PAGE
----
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Building the cube in late afternoon took about 3 hours total. Everyone had fun building it, but we did learn how annoying a Philips head can be when you need to drive at weird angles!
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Coconut milk, water, and ice. This was great and became too frothy only very slowly. The wood here is reused from “the dig” at the Smuttridge. Out of frame: disco ball. This cube is made of uncut 8' 2" x 2", which is Gene’s genius (in frame).

Best.

Home Improvements

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Study for a project later in the summer. Here I used various scrapwood, inspired by work I’d seen the week before at Albany Bulb.
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The dino came out great and still stands in our front yard. Sometimes people add things or he falls over. Definitely one of my best works of the year. Almost all me.
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What else can I do with truck bed liner? Black book book ends! I should have glued them first to reduce squeezing effect, but they’re lovely and really subtle.
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Plastic chain with carabiner as clasp + pendant. Colored with spray this time. Spray doesn’t adhere well over time, but it looks great fresh!
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No spray needed. Beautiful. Ultimately, I bought black plastic chain and had a grand old time in _December_ cutting people in on “Black Chain technology” at a holiday party. By the end, I had made six of these and people had noticed it was a thing.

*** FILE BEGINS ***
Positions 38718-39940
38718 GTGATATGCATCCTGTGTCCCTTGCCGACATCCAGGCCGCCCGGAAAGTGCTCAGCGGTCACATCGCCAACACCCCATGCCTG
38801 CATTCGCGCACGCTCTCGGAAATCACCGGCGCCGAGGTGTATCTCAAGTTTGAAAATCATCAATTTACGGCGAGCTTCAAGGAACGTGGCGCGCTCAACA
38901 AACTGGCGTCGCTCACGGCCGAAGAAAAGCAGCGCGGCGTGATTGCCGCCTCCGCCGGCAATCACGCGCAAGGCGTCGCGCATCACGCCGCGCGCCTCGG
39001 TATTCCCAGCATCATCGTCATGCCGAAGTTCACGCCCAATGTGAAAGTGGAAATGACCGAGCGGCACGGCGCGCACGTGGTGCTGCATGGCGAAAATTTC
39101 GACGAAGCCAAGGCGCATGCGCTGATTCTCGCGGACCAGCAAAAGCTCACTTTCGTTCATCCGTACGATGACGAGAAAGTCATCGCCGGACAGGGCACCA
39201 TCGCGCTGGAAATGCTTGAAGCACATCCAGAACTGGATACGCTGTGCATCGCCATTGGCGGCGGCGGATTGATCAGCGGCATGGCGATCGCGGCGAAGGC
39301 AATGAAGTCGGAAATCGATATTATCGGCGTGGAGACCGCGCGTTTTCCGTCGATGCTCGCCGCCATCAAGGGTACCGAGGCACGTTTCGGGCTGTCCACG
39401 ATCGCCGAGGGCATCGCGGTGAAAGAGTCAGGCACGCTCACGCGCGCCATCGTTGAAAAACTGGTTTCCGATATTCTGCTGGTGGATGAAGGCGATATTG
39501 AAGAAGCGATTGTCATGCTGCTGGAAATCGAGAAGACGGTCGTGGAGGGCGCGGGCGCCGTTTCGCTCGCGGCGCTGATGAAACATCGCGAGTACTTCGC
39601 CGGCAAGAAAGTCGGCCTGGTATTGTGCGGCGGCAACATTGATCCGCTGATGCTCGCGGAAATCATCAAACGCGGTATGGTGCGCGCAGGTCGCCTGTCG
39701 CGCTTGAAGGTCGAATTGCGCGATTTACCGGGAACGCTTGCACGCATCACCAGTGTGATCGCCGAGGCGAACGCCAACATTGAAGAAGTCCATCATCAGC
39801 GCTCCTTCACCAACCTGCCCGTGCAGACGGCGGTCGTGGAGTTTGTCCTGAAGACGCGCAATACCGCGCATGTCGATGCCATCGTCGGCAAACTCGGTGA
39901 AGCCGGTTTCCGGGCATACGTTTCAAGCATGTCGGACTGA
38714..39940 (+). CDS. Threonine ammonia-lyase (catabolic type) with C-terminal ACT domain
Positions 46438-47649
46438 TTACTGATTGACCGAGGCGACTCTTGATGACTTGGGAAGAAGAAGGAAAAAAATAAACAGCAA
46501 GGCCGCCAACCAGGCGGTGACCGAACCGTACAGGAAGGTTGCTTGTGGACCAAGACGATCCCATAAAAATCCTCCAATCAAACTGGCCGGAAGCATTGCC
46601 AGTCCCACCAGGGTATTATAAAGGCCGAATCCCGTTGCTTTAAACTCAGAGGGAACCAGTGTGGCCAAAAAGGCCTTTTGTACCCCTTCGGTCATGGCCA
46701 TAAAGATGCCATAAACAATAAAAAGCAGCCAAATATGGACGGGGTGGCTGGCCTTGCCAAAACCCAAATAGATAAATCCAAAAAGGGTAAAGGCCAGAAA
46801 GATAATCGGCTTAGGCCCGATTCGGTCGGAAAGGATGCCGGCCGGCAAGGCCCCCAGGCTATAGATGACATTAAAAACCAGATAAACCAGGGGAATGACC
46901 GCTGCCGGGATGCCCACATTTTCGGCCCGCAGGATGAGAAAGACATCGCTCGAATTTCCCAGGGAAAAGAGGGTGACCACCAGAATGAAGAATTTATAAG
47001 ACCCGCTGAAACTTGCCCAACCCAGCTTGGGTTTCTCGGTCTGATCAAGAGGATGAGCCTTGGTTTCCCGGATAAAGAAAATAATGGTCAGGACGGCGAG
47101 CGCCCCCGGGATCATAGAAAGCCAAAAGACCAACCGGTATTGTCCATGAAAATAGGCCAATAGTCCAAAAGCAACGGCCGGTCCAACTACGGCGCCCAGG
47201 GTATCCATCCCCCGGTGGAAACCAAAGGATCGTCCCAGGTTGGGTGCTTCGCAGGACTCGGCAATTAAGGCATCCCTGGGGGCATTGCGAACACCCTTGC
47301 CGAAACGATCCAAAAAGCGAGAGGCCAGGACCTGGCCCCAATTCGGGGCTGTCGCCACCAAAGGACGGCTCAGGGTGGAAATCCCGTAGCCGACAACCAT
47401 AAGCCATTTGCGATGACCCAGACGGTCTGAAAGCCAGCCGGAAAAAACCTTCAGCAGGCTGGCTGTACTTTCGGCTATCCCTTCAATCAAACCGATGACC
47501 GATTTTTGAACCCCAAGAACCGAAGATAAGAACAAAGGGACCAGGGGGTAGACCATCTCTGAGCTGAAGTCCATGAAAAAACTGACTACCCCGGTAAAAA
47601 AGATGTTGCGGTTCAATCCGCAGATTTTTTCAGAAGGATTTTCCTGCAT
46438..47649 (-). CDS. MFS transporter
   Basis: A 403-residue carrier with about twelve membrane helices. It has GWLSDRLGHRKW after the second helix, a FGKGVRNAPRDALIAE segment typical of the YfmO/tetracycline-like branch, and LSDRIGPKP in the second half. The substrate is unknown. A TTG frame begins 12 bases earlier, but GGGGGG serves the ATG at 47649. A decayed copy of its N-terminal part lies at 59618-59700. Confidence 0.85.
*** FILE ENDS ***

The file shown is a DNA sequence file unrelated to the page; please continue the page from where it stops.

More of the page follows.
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Stenciled shirt.

Anonymous Dialogue

HSV-2 has become a more important topic in my world recently and I am struck by the disconnect between the realities of the virus and the perceptions of the public (including people in my corner of reality). I wanted to somehow let people talk about it, without associating themselves explicitly with such a stigmatized condition.

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Questions and boards come with it initially. Stickers and markers let participants add their voice more or less anonymously. Also we leave it at the outskirts of the party overnight!
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This needs to make it to three big, long parties before we can share its findings. Already, I’ve noticed there’s a lot of ignorance and hypocrisy. I got great help on the questions and all words on these boards from Charra and Renée

Something Else

This is a party I spearheaded as an alternative to Burning Man. Most people don’t get this at all, but if you’re thinking about the burn but instead want something else…

Is the party itself art? I’m going to ignore it and present specific arts I made for the event.

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The Dymon Coconut! At the DyCo, “We always try to do our best. But we don’ try too hard!” This was our beach bar. Built with no plans while drinking 20' from the beach. Fantastic. Seaweed affixed with hammer tacker. Great help from Tanuki on this one.